FOREIGN LANGUAGES COURSES
CHIN 101 Beginning Chinese I
This course introduces basic spoken Mandarin Chinese (Putonghua), including fundamental elements of vocabulary and grammar, giving special attention to clear pronunciation. It also introduces essentials of reading and writing, including basic calligraphy. Lecture. Prerequisite: None.
FREN 110 Beginning French I
This is a beginning course in French that emphasizes the use of the spoken language in addition to some basic elements of French culture. Present tense, negative and interrogative forms, dates, counting, time, and first group verbs will be covered. Lecture. Prerequisite: None.
FREN 113 Beginning French II
This course focuses on stressing basic conversation competence and exploring elements of French history. Future and past tenses will be covered. Lecture. Prerequisite: FREN 110, Beginning French I or permission of the instructor.
JAPN 110 Beginning Japanese I
This course introduces basic spoken Japanese, emphasizing fundamental elements of vocabulary and grammar, while giving special attention to clear pronunciation. The Hiragana and Katakana syllabaries are also introduced. Lecture. Prerequisite: none.
JAPN 113 Beginning Japanese II
This course focuses on more advanced grammar elements such as compound and complex sentences, idiomatic expressions, and levels of politeness. Students will also learn more Kanji characters and delve into aspects of Japanese culture. Lecture. Prerequisite: JAPN 110, Beginning Japanese I.
LITERATURE COURSES
LITR 206 The Short Story
This course provides a study of the short story as a unique literary form. The course will explore the reading and analysis of representative stories and the historical development of the short story. Lecture. Prerequisites: LSCI 105, Information Theory and Practice or LSCI 106, Information Sources in Architecture and Interior Architecture or LSCI 205, Information Sources in the Disciplines; and WRIT 112, Academic Writing II or WRIT 212, Rhetoric and Design.
LITR 330 Autobiography
Radically different styles in autobiographies are explored. The course looks at ethics and intentions in depicting one’s life. Students will gain an appreciation for the sometimes fuzzy distinctions between what is fiction and what is fact in character portrayals. Lecture. Prerequisites: LSCI 105, Information Theory and Practice or LSCI 106, Information Sources in Architecture and Interior Architecture or LSCI 205, Information Sources in the Disciplines; WRIT 112, Academic Writing II or WRIT 212, Rhetoric and Design; COMM 120, Public Speaking; and LITR 2XX, literature course.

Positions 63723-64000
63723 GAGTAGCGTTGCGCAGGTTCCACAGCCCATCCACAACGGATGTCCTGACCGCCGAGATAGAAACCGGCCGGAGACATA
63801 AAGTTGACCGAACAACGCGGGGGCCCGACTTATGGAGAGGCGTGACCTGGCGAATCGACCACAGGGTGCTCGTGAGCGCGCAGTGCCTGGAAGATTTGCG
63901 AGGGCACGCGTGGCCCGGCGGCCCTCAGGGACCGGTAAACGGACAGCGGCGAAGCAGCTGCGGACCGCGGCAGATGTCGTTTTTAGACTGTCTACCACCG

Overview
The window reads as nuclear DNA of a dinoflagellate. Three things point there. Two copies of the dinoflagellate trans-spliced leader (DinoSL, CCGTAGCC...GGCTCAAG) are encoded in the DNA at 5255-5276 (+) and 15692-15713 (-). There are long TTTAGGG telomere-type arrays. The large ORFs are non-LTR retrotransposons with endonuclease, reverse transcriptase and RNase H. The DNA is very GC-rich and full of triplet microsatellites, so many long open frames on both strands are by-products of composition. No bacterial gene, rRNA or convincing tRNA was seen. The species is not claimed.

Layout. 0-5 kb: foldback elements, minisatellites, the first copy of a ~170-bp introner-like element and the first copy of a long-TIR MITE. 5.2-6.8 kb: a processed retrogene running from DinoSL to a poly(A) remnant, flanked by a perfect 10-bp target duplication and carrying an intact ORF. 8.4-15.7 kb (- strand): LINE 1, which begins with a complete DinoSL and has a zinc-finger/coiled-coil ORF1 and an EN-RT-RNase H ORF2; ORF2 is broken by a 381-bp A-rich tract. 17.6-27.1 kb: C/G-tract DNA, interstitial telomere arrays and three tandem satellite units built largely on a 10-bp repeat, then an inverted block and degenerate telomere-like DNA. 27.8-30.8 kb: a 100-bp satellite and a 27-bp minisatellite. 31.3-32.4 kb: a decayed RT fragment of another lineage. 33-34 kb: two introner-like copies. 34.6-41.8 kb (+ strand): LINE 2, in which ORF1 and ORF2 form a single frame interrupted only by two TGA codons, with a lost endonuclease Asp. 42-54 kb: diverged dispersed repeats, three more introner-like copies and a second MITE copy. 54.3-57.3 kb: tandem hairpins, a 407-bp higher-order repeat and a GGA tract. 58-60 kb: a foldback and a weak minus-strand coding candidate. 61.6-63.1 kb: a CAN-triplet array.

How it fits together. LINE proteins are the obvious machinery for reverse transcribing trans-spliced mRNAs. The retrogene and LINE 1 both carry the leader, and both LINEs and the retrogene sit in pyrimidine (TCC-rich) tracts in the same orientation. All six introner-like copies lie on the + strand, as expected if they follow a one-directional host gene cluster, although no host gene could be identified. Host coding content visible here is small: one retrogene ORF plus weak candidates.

LITR 299, 399 Independent Study
This is an individual investigation into a field of special interest chosen by the student with the approval of the dean. Regular, periodic meetings with the department chair or an assigned faculty member are required. Thirty hours required for each unit of credit. Prerequisite: Consent of the dean.
LITR 270, 370 Topics in Literature
Lecture. Prerequisite: for LITR 270: LSCI 105, Information Theory and Practice or LSCI 106, Information Sources in Architecture and Interior Architecture or LSCI 205, Information Sources in the Disciplines; WRIT 112, Academic Writing II or WRIT 212, Rhetoric and Design; for LITR 370: WRIT 112, Academic Writing II and LITR 2XX, literature course.
URBAN STUDIES COURSES
URBS 100 Introduction to Urban Studies
This course is an introduction to the history of urban planning, emphasizing the ways in which urban thinkers and practitioners have tried to achieve their various objectives and analyzing the consequences of those actions for current and future dwellers. The course examines how people and organizations of both the past and present act to shape the built environment by crafting policies, drawing up plans, and implementing projects. Major themes include the political and economic circumstances shaping industrial expansion, public health, infrastructural developments, sustainability, and historic preservation. Lecture. Prerequisites: None.
URBS 301 Urban Theory